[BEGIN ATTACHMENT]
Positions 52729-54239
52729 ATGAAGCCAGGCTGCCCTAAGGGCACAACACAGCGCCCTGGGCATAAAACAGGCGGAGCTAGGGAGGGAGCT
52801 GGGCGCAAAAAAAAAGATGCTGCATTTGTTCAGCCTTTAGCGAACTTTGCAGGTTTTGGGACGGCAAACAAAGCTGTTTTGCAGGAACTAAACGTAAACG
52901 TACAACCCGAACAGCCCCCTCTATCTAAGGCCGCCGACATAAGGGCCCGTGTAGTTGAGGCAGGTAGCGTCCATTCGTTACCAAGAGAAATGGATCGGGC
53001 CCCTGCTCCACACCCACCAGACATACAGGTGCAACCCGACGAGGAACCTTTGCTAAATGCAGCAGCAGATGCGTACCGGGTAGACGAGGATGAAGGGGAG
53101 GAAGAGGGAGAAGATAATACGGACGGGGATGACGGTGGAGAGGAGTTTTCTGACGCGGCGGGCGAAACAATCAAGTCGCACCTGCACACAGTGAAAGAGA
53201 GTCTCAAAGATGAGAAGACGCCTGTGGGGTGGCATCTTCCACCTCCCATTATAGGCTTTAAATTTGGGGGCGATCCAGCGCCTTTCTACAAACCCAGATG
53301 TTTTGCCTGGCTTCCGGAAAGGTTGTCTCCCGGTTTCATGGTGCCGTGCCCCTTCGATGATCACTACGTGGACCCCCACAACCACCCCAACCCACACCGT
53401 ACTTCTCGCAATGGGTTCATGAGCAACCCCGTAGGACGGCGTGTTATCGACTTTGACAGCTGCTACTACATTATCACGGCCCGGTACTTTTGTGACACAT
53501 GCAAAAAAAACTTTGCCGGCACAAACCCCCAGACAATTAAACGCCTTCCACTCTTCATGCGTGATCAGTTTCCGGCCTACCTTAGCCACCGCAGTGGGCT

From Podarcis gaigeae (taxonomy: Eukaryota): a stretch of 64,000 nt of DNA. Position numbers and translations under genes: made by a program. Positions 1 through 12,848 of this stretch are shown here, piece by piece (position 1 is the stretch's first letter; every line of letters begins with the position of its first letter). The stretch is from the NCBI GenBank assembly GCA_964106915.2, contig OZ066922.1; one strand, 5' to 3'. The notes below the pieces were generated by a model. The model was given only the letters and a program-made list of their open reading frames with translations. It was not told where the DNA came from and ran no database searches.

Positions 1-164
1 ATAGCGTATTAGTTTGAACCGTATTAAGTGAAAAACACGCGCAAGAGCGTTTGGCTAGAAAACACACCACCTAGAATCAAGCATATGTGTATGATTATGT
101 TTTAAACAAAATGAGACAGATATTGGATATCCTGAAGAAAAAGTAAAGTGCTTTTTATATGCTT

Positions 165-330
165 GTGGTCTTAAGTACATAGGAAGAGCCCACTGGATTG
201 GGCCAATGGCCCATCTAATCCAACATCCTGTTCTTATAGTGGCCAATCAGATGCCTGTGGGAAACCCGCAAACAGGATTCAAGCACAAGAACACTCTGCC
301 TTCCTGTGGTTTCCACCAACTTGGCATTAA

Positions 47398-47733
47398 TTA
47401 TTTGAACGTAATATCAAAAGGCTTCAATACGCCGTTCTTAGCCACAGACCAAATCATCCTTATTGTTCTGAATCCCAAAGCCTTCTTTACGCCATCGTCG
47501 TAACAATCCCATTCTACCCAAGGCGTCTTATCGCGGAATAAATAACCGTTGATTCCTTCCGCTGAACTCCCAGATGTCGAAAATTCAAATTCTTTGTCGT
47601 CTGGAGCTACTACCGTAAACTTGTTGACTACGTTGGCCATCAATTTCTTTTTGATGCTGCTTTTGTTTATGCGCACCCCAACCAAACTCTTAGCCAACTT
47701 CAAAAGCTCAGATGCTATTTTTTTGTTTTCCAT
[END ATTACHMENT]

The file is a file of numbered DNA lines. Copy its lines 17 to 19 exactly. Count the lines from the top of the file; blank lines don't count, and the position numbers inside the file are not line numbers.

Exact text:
201 GGCCAATGGCCCATCTAATCCAACATCCTGTTCTTATAGTGGCCAATCAGATGCCTGTGGGAAACCCGCAAACAGGATTCAAGCACAAGAACACTCTGCC
301 TTCCTGTGGTTTCCACCAACTTGGCATTAA

Positions 47398-47733